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Knowledge and Critical Thinking

Knowledge can contribute to recognizing prejudice and revealing generalizations. Still, more knowledge does not automatically mean less prejudices. Some forms of knowledge could even uphold injustice. Because of this, critical thinking is central to prevent prejudices.

In the schools' curriculum critical thinking is related to curiosity and scientific ways of thinking. The students should ask questions about established practices and understandings, and also recognize that their own perceptions can be incomplete. The ability to doubt and ask questions can hinder black-and-white-thinking and fixed ideas of others.

Through giving the students knowledge and strengthening their abilities for reflection, all school subjects can contribute to preventing prejudice. Knowledge and critical thinking is also important when one is faced with conspiracy theories. Conspiracy theories are ideas claiming that someone has gathered in secrecy to realize something to harm others.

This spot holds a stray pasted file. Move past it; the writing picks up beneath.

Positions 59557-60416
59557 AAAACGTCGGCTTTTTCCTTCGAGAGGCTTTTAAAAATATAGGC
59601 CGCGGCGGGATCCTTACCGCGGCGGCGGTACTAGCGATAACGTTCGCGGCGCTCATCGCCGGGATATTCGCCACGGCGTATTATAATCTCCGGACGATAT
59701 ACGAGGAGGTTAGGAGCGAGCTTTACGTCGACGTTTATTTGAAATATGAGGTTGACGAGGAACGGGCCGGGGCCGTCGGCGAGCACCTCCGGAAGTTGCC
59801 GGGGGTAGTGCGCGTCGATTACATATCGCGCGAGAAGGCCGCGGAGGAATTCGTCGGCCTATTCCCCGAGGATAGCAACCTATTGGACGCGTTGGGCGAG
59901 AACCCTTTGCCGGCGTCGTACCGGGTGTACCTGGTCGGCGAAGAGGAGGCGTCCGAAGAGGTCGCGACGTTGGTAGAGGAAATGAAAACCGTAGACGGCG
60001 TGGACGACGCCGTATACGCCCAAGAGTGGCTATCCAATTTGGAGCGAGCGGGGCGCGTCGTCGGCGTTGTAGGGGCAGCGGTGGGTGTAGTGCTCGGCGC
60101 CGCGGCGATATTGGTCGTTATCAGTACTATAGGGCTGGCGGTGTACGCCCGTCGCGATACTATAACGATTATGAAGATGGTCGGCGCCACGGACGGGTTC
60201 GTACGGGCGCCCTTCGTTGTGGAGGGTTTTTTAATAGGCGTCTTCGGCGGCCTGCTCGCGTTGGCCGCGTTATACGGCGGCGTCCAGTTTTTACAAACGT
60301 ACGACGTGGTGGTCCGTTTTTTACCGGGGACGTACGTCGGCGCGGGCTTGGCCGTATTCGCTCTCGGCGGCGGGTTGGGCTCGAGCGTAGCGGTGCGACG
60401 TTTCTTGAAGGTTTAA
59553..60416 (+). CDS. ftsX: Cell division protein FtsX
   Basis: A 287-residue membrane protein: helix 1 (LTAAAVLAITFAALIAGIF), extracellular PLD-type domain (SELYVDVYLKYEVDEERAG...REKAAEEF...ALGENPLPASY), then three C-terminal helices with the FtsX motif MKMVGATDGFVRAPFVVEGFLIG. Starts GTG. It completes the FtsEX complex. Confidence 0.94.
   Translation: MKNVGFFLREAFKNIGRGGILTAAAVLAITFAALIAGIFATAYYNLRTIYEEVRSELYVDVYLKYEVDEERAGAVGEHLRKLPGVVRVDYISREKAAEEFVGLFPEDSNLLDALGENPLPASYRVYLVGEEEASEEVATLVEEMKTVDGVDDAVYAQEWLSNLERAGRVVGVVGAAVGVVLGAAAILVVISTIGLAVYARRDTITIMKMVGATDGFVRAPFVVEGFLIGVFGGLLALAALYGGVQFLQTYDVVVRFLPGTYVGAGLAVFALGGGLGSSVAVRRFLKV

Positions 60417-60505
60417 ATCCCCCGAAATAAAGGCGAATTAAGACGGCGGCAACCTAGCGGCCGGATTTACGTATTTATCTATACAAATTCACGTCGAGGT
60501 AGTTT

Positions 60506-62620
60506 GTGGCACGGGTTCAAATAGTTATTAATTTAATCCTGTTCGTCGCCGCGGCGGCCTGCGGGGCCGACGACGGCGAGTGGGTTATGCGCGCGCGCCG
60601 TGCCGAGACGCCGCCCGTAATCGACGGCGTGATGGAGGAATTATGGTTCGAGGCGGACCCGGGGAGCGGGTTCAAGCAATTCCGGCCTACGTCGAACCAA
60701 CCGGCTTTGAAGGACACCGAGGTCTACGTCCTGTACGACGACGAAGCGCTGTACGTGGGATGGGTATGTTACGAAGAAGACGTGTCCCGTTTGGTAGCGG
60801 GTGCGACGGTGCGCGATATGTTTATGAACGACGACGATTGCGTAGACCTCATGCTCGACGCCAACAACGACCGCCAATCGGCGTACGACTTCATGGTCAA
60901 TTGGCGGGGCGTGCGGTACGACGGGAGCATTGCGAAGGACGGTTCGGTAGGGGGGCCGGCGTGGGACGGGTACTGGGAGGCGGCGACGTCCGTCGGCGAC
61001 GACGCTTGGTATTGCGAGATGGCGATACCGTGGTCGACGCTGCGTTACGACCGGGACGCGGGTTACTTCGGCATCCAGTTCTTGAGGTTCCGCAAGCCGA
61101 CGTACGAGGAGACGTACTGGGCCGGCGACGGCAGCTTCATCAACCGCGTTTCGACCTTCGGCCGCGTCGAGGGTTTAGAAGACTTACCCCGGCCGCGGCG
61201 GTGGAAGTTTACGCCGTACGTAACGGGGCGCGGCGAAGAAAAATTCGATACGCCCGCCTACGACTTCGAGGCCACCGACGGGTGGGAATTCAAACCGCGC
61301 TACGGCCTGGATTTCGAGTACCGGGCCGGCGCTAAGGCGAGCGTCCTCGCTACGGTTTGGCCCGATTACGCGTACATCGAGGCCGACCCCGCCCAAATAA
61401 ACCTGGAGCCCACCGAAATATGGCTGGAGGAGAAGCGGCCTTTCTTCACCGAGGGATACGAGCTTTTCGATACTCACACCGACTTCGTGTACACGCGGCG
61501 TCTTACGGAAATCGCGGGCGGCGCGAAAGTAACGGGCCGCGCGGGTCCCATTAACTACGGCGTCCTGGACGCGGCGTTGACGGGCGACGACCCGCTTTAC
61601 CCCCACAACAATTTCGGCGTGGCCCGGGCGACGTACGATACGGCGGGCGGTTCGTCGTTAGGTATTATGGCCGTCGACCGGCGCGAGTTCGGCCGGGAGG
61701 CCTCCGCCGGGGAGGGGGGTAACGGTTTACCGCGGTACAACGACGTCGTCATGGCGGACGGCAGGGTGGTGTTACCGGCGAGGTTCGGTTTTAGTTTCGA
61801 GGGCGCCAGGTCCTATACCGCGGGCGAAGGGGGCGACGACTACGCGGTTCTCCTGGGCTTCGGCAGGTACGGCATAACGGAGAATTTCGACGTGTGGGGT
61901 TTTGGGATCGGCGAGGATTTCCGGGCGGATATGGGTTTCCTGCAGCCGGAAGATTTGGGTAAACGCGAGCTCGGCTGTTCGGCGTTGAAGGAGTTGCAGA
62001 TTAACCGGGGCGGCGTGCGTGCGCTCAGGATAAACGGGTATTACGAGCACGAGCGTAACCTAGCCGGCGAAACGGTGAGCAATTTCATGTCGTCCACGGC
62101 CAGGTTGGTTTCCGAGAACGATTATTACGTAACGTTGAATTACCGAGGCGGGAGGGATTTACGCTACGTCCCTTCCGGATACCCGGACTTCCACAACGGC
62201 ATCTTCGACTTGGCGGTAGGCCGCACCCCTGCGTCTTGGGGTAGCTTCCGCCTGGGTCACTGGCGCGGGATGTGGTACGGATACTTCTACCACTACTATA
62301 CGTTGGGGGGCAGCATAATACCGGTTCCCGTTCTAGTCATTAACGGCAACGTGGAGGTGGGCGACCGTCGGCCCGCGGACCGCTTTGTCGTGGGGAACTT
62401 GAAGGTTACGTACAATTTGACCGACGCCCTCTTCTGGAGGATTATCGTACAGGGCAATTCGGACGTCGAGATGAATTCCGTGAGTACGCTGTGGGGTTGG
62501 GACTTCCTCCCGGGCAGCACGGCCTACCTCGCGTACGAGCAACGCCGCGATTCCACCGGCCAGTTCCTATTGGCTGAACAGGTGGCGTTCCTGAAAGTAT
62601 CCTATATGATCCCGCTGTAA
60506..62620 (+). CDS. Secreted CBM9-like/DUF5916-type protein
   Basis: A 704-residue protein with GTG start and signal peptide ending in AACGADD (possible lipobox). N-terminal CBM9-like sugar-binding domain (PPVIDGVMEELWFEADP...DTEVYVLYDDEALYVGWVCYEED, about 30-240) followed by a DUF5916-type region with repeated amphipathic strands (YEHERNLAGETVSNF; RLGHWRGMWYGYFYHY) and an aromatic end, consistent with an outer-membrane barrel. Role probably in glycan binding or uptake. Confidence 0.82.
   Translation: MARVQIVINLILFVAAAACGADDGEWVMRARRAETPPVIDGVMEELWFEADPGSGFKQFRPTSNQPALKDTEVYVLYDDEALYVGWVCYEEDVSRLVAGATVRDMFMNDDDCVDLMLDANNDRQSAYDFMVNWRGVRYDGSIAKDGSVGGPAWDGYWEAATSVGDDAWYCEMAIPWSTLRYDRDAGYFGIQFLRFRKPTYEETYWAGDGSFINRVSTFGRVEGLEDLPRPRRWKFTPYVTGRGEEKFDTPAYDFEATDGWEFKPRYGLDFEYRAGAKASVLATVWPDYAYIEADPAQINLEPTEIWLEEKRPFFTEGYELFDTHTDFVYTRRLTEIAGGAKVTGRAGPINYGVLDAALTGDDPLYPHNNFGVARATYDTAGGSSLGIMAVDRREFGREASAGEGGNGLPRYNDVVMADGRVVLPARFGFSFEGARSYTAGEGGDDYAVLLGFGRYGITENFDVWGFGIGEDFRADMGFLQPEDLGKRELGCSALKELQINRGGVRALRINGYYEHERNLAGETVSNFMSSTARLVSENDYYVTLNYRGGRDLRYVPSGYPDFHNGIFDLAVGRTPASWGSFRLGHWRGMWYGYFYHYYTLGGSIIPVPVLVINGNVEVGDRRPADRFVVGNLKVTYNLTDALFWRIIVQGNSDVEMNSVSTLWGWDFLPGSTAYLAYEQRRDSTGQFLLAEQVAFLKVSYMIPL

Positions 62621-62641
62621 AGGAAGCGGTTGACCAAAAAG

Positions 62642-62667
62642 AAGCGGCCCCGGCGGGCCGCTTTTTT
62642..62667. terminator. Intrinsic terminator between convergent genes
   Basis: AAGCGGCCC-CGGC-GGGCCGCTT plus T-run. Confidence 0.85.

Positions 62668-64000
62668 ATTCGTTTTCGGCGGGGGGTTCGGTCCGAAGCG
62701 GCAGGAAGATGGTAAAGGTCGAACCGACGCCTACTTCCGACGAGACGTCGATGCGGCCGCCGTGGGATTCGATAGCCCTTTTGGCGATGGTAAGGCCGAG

Under this topic you will find more information about knowledge and critical thinking. Additionally, you will also find activities and teaching plans meant to strengthen the students' abilities for reflection, such as philosophical conversations and an exercise in definitions.

Background material on the subject

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Academic text

Critical Thinking

Ingun Steen Andersen
Academic text

Working with Critical Thinking in the Classroom

Ingun Steen Andersen

Teaching plans on the topic

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30 - 45 min

Fact, opinion or prejudice?

Teaching session
30 - 60 min

Argument, Bigotry or Personal Attack?